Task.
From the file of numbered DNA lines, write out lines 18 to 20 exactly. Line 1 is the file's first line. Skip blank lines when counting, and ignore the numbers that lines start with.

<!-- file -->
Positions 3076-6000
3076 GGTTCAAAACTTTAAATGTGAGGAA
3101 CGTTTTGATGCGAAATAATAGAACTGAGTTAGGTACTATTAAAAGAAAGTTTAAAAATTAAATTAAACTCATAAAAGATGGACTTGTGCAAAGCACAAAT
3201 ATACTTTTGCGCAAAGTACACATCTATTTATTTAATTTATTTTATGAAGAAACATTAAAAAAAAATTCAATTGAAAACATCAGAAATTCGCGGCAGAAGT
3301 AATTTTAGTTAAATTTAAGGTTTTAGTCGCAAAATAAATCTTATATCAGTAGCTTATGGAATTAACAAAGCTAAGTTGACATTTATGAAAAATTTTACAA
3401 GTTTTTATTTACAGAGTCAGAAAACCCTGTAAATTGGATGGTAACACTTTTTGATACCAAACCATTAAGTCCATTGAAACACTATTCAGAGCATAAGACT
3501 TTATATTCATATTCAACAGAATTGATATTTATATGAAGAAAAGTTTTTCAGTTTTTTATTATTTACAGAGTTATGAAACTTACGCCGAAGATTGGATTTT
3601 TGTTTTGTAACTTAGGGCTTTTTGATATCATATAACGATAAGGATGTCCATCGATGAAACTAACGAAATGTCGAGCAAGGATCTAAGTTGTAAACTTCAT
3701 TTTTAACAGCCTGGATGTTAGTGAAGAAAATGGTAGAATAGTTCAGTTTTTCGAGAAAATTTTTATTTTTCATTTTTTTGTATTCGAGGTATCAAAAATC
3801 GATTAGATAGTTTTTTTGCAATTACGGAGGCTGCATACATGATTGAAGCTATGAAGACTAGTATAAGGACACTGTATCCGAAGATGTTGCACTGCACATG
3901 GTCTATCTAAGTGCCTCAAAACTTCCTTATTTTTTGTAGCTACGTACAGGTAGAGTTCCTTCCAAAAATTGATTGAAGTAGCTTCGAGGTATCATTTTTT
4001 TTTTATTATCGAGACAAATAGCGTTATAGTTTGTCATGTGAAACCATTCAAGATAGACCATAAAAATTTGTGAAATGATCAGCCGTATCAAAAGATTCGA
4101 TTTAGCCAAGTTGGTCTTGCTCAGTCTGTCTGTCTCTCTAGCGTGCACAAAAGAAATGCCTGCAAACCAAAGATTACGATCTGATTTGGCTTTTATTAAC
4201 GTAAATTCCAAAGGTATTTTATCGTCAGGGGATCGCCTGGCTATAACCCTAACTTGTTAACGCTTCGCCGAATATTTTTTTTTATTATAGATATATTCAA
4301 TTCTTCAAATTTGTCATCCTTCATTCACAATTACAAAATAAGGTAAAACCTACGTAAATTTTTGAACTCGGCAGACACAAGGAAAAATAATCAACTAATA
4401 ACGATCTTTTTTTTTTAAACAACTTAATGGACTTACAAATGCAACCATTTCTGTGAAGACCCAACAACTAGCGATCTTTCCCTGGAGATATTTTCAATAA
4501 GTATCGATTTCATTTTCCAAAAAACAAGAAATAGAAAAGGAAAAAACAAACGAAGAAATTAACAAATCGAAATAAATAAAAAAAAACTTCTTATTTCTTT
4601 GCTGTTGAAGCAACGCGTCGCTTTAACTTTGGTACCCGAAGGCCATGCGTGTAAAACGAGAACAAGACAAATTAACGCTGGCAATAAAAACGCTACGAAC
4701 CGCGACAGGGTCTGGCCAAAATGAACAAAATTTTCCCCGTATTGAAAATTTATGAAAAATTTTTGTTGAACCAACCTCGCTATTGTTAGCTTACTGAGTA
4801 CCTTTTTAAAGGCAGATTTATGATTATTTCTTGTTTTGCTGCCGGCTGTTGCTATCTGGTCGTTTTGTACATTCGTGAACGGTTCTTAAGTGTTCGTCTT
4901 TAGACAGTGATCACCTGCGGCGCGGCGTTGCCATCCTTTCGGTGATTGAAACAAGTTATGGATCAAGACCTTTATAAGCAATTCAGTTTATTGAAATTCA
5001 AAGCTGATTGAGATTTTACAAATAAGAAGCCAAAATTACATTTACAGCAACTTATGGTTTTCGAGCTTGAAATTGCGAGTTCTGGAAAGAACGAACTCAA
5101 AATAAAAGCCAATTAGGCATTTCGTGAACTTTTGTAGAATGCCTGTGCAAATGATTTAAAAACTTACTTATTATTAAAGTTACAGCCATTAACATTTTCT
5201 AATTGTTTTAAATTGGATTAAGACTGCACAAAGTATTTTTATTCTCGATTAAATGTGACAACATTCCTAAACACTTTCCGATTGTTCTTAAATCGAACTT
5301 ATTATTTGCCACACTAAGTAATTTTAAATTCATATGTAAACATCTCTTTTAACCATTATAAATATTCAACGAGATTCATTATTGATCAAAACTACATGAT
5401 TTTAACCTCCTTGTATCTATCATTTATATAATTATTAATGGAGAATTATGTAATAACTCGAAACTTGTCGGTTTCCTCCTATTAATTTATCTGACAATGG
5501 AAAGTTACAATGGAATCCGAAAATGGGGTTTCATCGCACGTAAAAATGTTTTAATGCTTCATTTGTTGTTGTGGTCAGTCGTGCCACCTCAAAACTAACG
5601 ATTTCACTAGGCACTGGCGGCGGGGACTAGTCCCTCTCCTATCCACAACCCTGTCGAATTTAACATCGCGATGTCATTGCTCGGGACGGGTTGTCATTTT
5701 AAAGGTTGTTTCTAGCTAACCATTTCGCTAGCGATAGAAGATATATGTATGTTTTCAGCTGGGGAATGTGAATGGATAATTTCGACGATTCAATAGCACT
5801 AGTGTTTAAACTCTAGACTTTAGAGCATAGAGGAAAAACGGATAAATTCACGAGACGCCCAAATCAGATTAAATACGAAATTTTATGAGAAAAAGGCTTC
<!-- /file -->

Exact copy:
4601 GCTGTTGAAGCAACGCGTCGCTTTAACTTTGGTACCCGAAGGCCATGCGTGTAAAACGAGAACAAGACAAATTAACGCTGGCAATAAAAACGCTACGAAC
4701 CGCGACAGGGTCTGGCCAAAATGAACAAAATTTTCCCCGTATTGAAAATTTATGAAAAATTTTTGTTGAACCAACCTCGCTATTGTTAGCTTACTGAGTA
4801 CCTTTTTAAAGGCAGATTTATGATTATTTCTTGTTTTGCTGCCGGCTGTTGCTATCTGGTCGTTTTGTACATTCGTGAACGGTTCTTAAGTGTTCGTCTT